In the off-season three years ago, I raised a lot of eyebrows when I suggested Mikael Backlund was in line to be a $5 million hockey player come his next contract.
At the time, he had one year remaining on his 2-year/$3 million deal and coming off an excellent season in which he really made an impact, my viewpoint was the Flames were better off extending him right then and there and locking him up at a lower annual average value than what they would otherwise risk having to pay if they waited for him to put up another similar season.
Well, Backlund's going to get his $5 million now -- and then some.
This summer, the team is in an identical spot as three years ago with Backlund again under contract for one more year. With July 1 having passed, Calgary is again in a position where they have the ability to sign him to an extension at any point, should they choose to pursue that.
But there's one major difference and I mean major difference.
Three years ago, the pressure point Treliving was up against was the risk of a more expensive deal had the team waited to re-sign him as they did.
This time, the threat looming just 11 months away is unrestricted free agency.
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Decade of Development
To his credit, Backlund has done an excellent job of evolving from a nice-to-have player a few years ago to a need-to-have player. Drafted 24th overall in 2007, he has become the player the Flames always hoped they were getting.
Considering the high level of hockey he has played the last few seasons -- his offensive game blossoming to complement his already-stellar defensive game -- it's imperative Calgary gets an extension done and keeps this critical piece in the fold for many years to come.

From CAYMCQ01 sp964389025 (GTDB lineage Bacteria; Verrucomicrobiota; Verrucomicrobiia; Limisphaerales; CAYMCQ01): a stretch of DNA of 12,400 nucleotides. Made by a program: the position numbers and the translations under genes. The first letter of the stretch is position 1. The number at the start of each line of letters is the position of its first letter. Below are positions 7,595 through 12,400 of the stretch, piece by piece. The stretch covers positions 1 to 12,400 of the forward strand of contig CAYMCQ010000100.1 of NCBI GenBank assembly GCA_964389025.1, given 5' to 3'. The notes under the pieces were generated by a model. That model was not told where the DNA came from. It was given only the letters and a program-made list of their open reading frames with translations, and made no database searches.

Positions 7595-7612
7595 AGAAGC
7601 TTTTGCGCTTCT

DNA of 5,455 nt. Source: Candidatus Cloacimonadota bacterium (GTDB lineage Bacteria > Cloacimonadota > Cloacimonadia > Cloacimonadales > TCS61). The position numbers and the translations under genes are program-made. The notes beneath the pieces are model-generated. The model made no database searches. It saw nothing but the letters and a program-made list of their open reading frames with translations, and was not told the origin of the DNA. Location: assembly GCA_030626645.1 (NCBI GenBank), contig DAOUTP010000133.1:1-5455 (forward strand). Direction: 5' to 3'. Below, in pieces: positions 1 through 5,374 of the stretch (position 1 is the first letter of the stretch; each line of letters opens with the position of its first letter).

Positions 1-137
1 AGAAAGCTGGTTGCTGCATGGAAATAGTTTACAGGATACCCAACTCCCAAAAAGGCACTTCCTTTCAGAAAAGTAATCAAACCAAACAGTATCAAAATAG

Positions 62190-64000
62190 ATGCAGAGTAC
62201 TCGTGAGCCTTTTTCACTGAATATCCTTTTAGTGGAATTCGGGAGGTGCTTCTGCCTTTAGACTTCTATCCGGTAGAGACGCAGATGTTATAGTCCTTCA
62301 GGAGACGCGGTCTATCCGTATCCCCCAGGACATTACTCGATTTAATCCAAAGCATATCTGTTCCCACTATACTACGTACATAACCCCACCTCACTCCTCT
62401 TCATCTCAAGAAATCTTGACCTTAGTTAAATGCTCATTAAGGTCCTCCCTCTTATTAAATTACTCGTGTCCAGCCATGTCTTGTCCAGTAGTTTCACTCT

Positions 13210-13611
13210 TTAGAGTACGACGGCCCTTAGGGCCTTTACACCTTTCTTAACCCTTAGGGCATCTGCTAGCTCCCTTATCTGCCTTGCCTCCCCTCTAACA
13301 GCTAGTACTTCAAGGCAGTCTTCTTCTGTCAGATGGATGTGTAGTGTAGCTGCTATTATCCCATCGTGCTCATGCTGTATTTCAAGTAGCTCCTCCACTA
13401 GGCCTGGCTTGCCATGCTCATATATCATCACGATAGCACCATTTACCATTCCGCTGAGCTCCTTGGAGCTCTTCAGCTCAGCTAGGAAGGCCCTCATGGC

With the top five on defence locked up for the next three years and Calgary's young forward group gaining valuable experience every season, the Flames are entering their so-called 'window to win'. The guy up front that props that window open and allows the cool breeze to catch this team's sails is Backlund.
Not an old guy at age 28, he is a necessary, sage presence who has had and will continue to provide immeasurable value. Just think about the youth that makes up two-thirds of the forward group this club could be deploying in the upcoming seasons:
- Michael Ferland, 25
- Johnny Gaudreau, 23
- Spencer Foo, 23
- Sean Monahan, 22
- Curtis Lazar, 22
- Mark Jankowski, 22
- Sam Bennett, 21
- Matthew Tkachuk, 19
Next, think about what centre will look like for the Flames next summer after Matt Stajan's contract expires and he presumably either moves on or retires.
Sean Monahan, Sam Bennett perhaps, Mark Jankowski, maybe Curtis Lazar. Whatever the configuration, the startling reality is the senior member of that foursome would be Jankowski. Try and wrap your head around that.
Whether or not fans put any stock in the benefit of veteran guys in a line-up to mentor young men finding their way in the league -- especially at centre with the responsibilities and pressures that come with that position -- I can tell you that players themselves certainly do. I've had that conversation with the team's younger players numerous times. Backlund's time with the organization, his knowledge of the league, his own career experiences, his character, these are all invaluable attributes.
Depth Down the Middle
A legitimate No. 2 centre playing the best hockey of his life, Backlund is a key ingredient for this team. Heck, last year in authoring a career-best 22 goals and 53 points, he was more like a No. 1 centre dressed up as a No. 2.
Paired with Sean Monahan, he helps form a vital 1-2 punch up the middle that allows the Flames to keep up with the other Pacific Division heavyweights where Anaheim boasts Ryan Getzlaf and Ryan Kesler, the Sharks deploy Joe Pavelski and Joe Thornton, the Kings come at you with Anze Kopitar and Jeff Carter and the Oilers pummel you with Connor McDavid and Leon Draisaitl.